3. Strange intermediate designs: VVA-14M
"VVA-14M" ekranoplan was essentially a conversion from the very strange-looking plane "VVA-14". Here it's seen before the conversion:
and after, cruising over water:
(image credit: Ronald Wong, The WIG Page)
4. "Lun (Spasatel)" (1987) - bigger than KM "Sea Monster" and way more dangerous!
"The 280 tonne, 74 metre long M-160 Lun was another ekranoplan developed from Alexeev designs. One was built in 1987, which entered service in 1989."
(image courtesy: Paul McDonell)
It's actually bigger than Boeing 747!
(image credit: Peter C Losi - United States Air Force)
What's more, it was equipped with unparalleled to this day ZM-80 "Moskit" (SS-N-22 Sunburn) supersonic rockets, capable of sinking any enemy ship. This machine would've been a formidable threat to NATO if not for the sudden collapse of the Soviet Union. Insufficient funds for continuation of research and the overall decline had sunk this project altogether, even though some efforts have been made to convert "Lun / Spasatel" into a sea rescue vessel.
(images source: Airwar.ru)
Here is the "Spasatel" civilian version:
Another interesting concept which almost made it into production:
All these and other variations of Russian ekranoplans you can see in this long video (10 minutes of great & rare footage):
That video also shows the current sad condition of Russian giant "Lun" craft, stored at the Kaspiysk naval base... Maybe some kind of a "crazy scientist" or an investor will turn out on eBay, pay the minimum bid and put this thing to use again??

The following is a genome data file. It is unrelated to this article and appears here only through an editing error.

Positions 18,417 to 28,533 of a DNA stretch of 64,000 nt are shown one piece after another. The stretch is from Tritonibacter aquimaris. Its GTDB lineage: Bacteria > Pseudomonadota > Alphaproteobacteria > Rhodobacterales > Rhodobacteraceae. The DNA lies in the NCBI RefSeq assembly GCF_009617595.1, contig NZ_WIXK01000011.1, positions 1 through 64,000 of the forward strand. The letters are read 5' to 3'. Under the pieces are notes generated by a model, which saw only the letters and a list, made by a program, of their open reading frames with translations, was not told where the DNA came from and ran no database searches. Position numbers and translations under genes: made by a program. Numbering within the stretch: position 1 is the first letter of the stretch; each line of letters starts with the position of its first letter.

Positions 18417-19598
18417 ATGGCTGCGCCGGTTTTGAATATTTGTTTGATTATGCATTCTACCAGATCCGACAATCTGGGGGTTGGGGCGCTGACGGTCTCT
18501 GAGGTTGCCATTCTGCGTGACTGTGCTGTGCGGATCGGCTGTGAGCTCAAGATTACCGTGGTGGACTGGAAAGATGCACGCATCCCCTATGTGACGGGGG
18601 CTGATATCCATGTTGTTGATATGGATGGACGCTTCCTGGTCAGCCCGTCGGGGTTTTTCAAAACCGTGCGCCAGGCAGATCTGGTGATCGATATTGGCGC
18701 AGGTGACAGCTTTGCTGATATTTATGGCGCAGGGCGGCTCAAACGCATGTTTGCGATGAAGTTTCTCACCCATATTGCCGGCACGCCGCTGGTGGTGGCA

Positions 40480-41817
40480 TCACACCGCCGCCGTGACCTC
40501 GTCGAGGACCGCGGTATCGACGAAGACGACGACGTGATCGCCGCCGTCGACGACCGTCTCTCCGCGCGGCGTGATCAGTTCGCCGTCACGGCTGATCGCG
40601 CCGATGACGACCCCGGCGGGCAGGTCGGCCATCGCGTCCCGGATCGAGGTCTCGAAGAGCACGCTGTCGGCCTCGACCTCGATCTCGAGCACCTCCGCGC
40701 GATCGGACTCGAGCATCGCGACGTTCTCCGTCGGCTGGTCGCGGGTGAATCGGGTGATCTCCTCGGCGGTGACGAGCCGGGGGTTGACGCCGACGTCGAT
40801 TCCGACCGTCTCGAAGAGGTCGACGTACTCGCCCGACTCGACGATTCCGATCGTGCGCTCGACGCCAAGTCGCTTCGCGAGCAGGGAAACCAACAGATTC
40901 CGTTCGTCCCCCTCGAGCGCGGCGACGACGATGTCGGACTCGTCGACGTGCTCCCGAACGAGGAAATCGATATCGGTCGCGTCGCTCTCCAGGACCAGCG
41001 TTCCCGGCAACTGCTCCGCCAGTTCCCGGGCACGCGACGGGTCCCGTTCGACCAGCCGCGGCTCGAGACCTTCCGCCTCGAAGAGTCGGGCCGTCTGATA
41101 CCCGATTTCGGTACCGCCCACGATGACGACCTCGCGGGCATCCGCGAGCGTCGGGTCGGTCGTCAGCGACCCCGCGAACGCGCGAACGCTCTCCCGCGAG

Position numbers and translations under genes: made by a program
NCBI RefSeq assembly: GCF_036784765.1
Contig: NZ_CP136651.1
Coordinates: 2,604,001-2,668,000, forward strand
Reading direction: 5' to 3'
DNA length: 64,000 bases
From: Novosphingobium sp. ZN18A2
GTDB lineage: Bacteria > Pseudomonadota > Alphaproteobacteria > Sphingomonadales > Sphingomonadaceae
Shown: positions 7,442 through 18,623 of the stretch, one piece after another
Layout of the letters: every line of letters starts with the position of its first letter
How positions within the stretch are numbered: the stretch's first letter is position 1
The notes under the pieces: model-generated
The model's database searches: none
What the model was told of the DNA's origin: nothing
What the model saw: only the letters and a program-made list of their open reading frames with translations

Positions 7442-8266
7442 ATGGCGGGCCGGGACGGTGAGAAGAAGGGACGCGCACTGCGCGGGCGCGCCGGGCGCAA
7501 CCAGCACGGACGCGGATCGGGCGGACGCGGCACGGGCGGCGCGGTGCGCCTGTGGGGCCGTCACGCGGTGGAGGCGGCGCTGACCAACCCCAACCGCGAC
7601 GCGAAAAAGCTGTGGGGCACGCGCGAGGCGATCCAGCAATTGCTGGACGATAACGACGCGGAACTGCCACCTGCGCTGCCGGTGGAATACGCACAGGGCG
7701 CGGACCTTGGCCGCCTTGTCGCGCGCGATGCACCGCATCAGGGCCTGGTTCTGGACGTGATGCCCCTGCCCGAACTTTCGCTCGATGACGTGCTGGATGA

The last "swan song" of Rostislav Alexeev: "Rocket-2" river cruise ship design:
(art by A. Sukhov, courtesy rosevg.org)
Steven Hooker, an aeronautical engineer, first observed the Caspian Monster in 1967 and went on to establish the "Aerocon" company - with a dream of making "wingship" ten times bigger, and truly trans-oceanic in range. Here is the proposed Aerocon Wingship concept from 1984:
(it is the size of twelve Boeing 747's !)
"Atlantis - 1":
Image courtesy: Popular Science
It still remains to be seen whether this gargantuan ship is going to be built; but for now US NAVY is considering another prototype:
Boeing Ultra Pelican -
American (belated) answer to the "Caspian Sea Monster"
Look at the size of that conceptual boat, or rather "Large Transport Aircraft" - it can easily carry 1,400 tons (as many as 17 tanks plus a few hundred soldiers) to distances over 16,000 km. This spectacular machine will have wingspan of 106 meters (about 350 feet) and length of 152 meters (longer than a football field). The craft would be 10 times faster than any modern container ship.
"The vessel will be able to travel in ground-effect at a height of about 20 feet above the water surface for its most economical mode of operation, but will also be capable of entering free-flight and flying at an altitude of 20,000 feet."
Sources: foxxaero, Popular Science, Boeing
If this craft's development proceeds unimpeded, then the military dream of "deployment of one division in five days anywhere in the world" would be realized. You can run but you can't hide. The Wingship's potential for strategic lift is almost unlimited. What's more, its operating efficiency (delivering cargo per consumed fuel) is 44% better than modern cargo airplanes!
Wingship is an achievable technology, and even if a smaller but successful prototype will be built (perhaps with Russian / American cooperation?) - it might open a new era in transportation, the exciting blend of sea and air travel. For now, we only see larger and larger cruise ships and airliners being built, without much consideration for operating efficiency.
The best web resource available about WIG craft is The WIG Page. See many models there, and some most unusual concepts.